Little has been reported about ongoing violence in Orissa, India, the country’s 9th largest state in India with a population of 36.7 million, of which one percent are Catholic.
Throughout the state, a significant anti-Catholic bias reigns. Converts tend to come from the lower castes of Indian society. They are despised as “inferiors.” Something embraced by the despisable must also be despised.
Anti-religious violence in Orissa first appeared in the public eye in 1997 with the murder of Evangelical missionary Graham Staines and his two sons. A mob of frenzied Hindus led by members of the radical Vishwa Hindu Parishad (VHP) burned them in their car when they were taking a rest.
The VHP is an organization that strives to unite Hindus worldwide to overcome the “evil influences” of Christianity. Swami Chinmayananda, a radical Hindu who taught and established schools of Hindu thought around the world, founded it in 1964. Many of the recent attacks against Catholics were instigated by members of this group.
The group led another series of attacks during the Christmas Season of 2007 in the Kandhal district of Orissa. More than sixty churches, schools, convents and shelters were destroyed. More than one thousand Christians fled to refugee camps.
Then, on August 23, 2008 Maoist rebels assassinated the radical VHP leader Swami Lakshmanananda. Local members of the group accused Catholics for his death and set off new waves of violence, with killings, torture and the destruction of private property.
To date, at least fifty people have been killed, and some 50,000 others have fled into hiding.1 Many churches have been burned and other institutions attacked by fire and looters.2 Father Bernard Digal, treasurer of the Cuttack-Bhubanhwar Archdiocese, was beaten and left in the bush where he was later found by his driver. He explained the situation of Catholics in the area: “in Kandhmal we were treated worse than animals. Every possible indignity, obscenity and torture was meted out against helpless Christians. Men, women, children; everyone was targets of brutal atrocities.”3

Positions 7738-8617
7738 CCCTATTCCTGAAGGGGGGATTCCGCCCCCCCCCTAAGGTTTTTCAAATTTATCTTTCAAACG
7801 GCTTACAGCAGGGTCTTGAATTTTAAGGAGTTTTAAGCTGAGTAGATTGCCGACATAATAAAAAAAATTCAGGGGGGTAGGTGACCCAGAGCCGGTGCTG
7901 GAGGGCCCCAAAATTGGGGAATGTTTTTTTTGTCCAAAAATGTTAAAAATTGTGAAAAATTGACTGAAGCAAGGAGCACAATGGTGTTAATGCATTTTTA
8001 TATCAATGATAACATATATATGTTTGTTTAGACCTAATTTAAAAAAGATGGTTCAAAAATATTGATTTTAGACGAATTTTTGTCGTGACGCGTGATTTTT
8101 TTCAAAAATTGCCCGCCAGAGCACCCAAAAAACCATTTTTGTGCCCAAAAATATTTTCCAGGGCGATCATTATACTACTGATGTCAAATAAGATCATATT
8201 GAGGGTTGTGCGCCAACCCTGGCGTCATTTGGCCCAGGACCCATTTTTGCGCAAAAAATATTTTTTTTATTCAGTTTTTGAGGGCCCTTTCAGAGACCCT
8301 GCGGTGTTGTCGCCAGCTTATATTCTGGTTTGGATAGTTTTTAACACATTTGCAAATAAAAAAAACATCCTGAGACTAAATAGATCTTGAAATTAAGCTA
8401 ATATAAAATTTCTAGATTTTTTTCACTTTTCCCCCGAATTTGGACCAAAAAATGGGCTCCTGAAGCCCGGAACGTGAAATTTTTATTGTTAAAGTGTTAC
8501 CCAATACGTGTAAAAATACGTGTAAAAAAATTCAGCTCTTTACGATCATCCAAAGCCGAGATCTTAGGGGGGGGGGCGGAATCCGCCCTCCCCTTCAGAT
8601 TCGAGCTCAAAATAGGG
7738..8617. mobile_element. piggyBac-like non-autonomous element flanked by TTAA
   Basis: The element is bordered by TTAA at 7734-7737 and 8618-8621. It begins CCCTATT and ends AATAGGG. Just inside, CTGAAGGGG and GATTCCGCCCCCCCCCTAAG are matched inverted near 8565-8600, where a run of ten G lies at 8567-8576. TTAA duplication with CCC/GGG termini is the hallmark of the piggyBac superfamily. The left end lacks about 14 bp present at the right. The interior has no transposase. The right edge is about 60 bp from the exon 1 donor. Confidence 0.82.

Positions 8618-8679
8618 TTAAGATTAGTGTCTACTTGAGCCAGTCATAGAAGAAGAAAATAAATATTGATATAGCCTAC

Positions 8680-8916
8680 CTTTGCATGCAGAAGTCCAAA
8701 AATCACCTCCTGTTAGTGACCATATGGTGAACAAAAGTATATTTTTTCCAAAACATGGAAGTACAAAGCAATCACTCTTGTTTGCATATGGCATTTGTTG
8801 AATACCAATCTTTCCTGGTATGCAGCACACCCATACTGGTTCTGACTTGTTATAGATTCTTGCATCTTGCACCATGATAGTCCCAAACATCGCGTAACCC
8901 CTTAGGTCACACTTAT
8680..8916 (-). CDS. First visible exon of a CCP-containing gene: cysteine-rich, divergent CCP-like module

Catholics have reacted. On August 29th, 25,000 Catholic schools shut down in protest against the violence. The Holy See decried the violence as “actions which harm the dignity and the freedom of people and compromise peaceful civilian coexistence.”4
Violence escalated when angry mobs began attacking police stations killing one officer and destroying several stations. Anarchy is reigning there, and the worst part is there is no foreseeable end.
The violence has incentivated many Catholics to become stronger in their Faith. Adikant Singh of Bhubaneswar, the capital of Orissa, used to fear admitting that he is a Catholic to others. Now he says he is ready to die for his Faith and finds consolation in going to Mass. “One day we will die in any case, so let us die as good Catholics,” he said.5
This persecution of Catholics in India is reminiscent of the martyrs of old. They too were forced from their homes and brutally slaughtered for upholding their faith. Catholic Indians should strive to follow their example and keep in mind what Our Lord said: “And fear ye not them that kill the body, and are not able to kill the soul: but rather fear him that can destroy both soul and body in hell.” (Matt. 10:28)
- “India: 53 arrested for attacks on Karnataka churches; Orissa Church life paralyzed,” Catholic World News, Sept. 17, 2008. //www.catholicculture.org/news/headlines/index.cfm?storyid=426.
- “Fresh violence in Orissa as mob kills cop,” Sify News, //sify.com/news/fullstory.php?id=14758919
- “In Orissa Christians treated worse than animals, says Father Bernard,” Asianews.it, Sept. 10, 2008. //www.asianews.it/index.php?l=en&art=13186&size=A.
- “Vatican condemns India attack,” International Herald Tribune, Aug. 26, 2008. //www.iht.com/articles/ap/2008/08/26/europe/EU-Vatican-India-Orphanage-Fire.php.
- “INDIA: Catholics In Orissa Draw Strength From Eucharist To Cope With Fear Of Violence,” Ucanews.com, Sept. 16, 2008. //www.ucanews.com/2008/09/16/catholics-in-orissa-draw-strength-from-eucharist-to-cope-with-fear-of-violence/.